The Best of Both Worlds
S.P. Miskowski
Trepidatio Publishing
May 1, 2020
Reviewed by Elaine Pascale 

The Best of Both Worlds is a sequel to The Worst is Yet to Come in the sense that the plot runs parallel and the characters’ story arcs intersect in subtle yet important ways. The Best of Both Worlds helps to explore the themes of its predecessor while introducing two new characters: Roland and Pigeon. The title of this book might refer to the intersection of characters: the world of Tasha and Briar from The Worst is Yet to Come running alongside and colliding with the world of Roland and Pigeon. Or it may refer to Roland and Pigeon themselves: a brother/sister team who view their world through an “us vs them” lens, crafted from years of abuse and viewing others with basic dislike and distrust.

The writing in this book is very dream-like, including segues into actual dreams. The dreams are written in italics, so it is not difficult to determine where the real story begins and ends.

As in The Worst is Yet to Come, the rules of magic remain unclear. Pigeon is able to communicate with the dead and also to communicate/conjure images of living people when needed. She does not seem to be a witch; witches are beings who, by the reactions of other characters, seem to have malevolent intent. I could not tell if the spirits/ghosts from The Worst is Yet to Come were making appearances here, or if some other forces were at work. The advent of the mysterious cottonwood is noted, yet still not explained.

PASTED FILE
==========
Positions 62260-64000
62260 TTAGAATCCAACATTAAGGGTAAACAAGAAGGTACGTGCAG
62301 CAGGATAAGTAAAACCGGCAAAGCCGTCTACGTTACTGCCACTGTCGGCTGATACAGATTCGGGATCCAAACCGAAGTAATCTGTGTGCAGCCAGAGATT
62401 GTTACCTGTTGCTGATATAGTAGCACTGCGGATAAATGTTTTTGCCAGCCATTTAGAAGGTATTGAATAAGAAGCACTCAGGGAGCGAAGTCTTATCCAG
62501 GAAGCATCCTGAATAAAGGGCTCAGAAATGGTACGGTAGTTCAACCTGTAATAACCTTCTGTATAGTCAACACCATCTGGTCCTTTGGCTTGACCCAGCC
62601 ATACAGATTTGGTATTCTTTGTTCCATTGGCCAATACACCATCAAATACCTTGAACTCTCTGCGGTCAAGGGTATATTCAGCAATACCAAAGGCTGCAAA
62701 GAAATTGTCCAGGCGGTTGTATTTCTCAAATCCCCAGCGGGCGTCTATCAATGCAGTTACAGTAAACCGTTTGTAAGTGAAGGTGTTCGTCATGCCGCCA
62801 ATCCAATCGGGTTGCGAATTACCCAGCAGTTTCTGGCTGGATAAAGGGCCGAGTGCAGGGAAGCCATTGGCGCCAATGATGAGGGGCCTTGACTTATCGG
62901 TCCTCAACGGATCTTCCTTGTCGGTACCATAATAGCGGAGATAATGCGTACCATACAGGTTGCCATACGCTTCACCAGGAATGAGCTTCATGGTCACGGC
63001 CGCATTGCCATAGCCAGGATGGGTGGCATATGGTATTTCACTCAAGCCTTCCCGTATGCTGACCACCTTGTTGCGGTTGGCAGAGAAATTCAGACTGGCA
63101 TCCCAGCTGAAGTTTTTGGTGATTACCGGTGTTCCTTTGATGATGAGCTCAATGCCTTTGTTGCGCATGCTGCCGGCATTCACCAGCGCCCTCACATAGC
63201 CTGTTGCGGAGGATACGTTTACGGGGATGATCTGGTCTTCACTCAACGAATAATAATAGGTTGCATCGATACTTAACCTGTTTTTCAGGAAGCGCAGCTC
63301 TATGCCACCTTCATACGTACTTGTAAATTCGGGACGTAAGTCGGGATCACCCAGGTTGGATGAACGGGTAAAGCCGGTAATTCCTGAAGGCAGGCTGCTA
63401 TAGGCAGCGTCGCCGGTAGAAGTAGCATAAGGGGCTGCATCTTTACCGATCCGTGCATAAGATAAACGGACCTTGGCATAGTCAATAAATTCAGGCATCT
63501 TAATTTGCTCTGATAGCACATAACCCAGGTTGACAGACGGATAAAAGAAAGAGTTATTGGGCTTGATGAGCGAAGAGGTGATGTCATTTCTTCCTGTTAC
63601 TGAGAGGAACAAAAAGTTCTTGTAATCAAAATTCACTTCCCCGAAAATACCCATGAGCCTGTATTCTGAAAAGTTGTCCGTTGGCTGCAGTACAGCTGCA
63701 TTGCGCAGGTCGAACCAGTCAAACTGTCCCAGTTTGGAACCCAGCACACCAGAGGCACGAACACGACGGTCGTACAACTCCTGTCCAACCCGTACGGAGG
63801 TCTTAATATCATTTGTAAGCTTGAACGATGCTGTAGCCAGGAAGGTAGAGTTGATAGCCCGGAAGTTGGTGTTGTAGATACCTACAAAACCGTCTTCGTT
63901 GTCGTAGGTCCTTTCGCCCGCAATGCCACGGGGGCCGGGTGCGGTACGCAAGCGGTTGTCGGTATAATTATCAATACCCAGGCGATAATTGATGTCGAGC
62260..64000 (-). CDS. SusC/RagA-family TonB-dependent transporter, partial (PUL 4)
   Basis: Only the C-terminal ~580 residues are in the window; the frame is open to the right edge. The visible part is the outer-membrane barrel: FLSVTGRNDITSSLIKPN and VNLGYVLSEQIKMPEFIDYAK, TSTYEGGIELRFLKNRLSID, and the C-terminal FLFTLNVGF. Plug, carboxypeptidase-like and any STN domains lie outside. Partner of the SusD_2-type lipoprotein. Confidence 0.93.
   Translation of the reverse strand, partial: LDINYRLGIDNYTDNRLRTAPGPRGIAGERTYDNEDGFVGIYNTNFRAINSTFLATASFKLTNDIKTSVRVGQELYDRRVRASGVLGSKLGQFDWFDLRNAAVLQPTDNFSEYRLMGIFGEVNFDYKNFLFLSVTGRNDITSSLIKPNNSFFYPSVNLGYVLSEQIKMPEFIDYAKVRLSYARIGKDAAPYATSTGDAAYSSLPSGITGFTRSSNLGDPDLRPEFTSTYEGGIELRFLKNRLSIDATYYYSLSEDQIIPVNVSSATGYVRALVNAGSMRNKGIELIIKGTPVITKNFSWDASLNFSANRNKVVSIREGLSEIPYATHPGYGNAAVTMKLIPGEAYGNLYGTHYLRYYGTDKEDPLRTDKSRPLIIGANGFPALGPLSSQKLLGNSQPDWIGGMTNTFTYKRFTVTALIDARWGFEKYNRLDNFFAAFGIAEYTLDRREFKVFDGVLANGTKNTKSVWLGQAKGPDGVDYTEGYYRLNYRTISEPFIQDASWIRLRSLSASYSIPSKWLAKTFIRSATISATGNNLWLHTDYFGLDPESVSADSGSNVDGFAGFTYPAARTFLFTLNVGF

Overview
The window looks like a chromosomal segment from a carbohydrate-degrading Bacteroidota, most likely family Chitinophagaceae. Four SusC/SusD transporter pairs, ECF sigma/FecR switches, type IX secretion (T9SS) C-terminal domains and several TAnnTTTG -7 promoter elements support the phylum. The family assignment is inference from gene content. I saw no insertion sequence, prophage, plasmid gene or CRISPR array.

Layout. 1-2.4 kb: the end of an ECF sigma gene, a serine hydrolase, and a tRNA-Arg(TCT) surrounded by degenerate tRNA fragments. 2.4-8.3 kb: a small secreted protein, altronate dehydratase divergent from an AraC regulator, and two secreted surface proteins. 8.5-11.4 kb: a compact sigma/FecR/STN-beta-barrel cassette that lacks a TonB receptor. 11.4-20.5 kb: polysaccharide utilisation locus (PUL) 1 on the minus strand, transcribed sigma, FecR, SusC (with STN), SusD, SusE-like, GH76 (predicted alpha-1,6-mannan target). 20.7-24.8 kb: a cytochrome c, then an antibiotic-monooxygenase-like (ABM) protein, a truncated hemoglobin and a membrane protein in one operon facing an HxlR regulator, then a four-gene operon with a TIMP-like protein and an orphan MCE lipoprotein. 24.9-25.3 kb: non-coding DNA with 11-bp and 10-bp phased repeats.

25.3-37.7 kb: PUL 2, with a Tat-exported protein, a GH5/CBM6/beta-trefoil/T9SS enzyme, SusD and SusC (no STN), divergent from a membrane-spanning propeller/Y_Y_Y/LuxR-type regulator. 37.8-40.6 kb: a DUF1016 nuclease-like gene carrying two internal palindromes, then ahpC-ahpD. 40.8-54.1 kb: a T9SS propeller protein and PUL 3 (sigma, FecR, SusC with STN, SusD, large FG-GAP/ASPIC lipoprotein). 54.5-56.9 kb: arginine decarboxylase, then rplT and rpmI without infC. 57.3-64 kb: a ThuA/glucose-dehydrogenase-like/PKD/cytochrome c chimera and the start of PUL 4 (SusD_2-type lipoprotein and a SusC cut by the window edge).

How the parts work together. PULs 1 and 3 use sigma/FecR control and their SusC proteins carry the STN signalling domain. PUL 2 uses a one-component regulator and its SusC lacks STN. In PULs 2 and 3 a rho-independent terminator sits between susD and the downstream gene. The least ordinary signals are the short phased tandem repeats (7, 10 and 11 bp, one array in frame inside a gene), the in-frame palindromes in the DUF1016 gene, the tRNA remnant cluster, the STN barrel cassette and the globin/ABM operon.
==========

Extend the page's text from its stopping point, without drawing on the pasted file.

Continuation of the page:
While creepier than the prior book, The Best of Both Worlds ends again with a cliffhanger, unresolved conflict, and unexplained plot twists.  I read both books in order, but I believe it would be possible for a reader to read The Best of Both Worlds first, or to read each as a standalone. I am hoping for another story in which all four characters combine. Due to the popularity of trilogies, I would not be surprised by a follow up from Miskowski.

About Elaine Pascale

Elaine Pascale had been writing her entire life. She lives on Cape Cod with her husband, son and daughter. Her writing has been published in several magazines and anthologies. She is the author of Blood Lights, and If Nothing Else, Eve, We’ve Enjoyed the Fruit. Elaine enjoys a robust full moon, chocolate, and collecting cats.